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Second, specific measures need to be adopted to expand engineering training.
African countries will need to supplement traditional university departments with novel approaches that include upgrading training institutes to offer certified engineering training, strengthening engineering training within private and public enterprises, and forging stronger international education partnerships.
Africa is experiencing remarkable economic growth against all odds.
The International Monetary Fund has projected that the continent will grow by 6.1 per cent in 2014, compared to the world average of 3.7 per cent.
Third, much of the technological knowledge needed to sustain Africa’s economies is available in the public domain.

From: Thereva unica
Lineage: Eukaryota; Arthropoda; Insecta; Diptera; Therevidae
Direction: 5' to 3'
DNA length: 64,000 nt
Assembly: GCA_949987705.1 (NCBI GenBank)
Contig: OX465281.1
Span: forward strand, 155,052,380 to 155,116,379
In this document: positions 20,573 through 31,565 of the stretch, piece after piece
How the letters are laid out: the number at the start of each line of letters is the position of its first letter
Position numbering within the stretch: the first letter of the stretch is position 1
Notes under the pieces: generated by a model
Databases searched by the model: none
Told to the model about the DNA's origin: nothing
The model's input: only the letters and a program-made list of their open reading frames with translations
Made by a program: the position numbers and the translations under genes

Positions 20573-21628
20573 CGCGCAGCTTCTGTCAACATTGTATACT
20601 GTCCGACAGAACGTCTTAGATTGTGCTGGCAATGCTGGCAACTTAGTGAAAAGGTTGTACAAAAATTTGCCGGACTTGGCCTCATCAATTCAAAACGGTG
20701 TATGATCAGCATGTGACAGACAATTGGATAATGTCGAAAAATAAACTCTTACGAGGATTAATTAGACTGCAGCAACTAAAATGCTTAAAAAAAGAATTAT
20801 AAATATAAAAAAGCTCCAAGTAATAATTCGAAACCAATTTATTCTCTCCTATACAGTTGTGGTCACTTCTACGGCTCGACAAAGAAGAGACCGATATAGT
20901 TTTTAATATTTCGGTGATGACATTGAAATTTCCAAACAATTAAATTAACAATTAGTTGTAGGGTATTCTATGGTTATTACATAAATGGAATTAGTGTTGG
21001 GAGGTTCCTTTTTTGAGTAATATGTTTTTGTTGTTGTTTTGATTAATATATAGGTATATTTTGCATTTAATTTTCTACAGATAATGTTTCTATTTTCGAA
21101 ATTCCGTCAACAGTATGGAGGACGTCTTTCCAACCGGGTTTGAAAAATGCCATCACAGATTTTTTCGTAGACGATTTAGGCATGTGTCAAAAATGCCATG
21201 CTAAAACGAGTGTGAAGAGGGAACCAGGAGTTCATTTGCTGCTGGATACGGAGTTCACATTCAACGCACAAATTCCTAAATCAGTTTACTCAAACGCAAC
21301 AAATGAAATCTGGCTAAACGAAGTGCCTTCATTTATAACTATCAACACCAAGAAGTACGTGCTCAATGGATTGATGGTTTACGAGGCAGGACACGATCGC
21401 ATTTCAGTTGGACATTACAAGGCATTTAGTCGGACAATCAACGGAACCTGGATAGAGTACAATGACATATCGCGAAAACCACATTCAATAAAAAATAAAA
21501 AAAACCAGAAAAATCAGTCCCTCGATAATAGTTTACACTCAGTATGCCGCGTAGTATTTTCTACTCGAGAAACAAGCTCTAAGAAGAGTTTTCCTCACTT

Access to such knowledge is not limited by intellectual property but by lack of engineering capacity and limited incentives for enterprise development.
Third, all major infrastructure projects should include specific engineering education objectives as part of performance.
However, routine maintenance and additional construction will require significant and timely creation of local capacity.
It is for these reasons that the UK Royal Academy of Engineering has launched the £25,000 (Sh3.7 million) Africa Prize for Engineering Innovation.
This is the biggest prize devoted to engineering innovation, covering all disciplines from mechanical, civil and computing to biomedical, oil and gas, mining and electronic engineering, according to the Academy.
Building such capacity rapidly is important for three key reasons.
First, Africa needs a large pool of appropriately trained engineers to help with the design, construction and maintenance of infrastructure.There is growing consensus among African countries on the importance of infrastructure in development.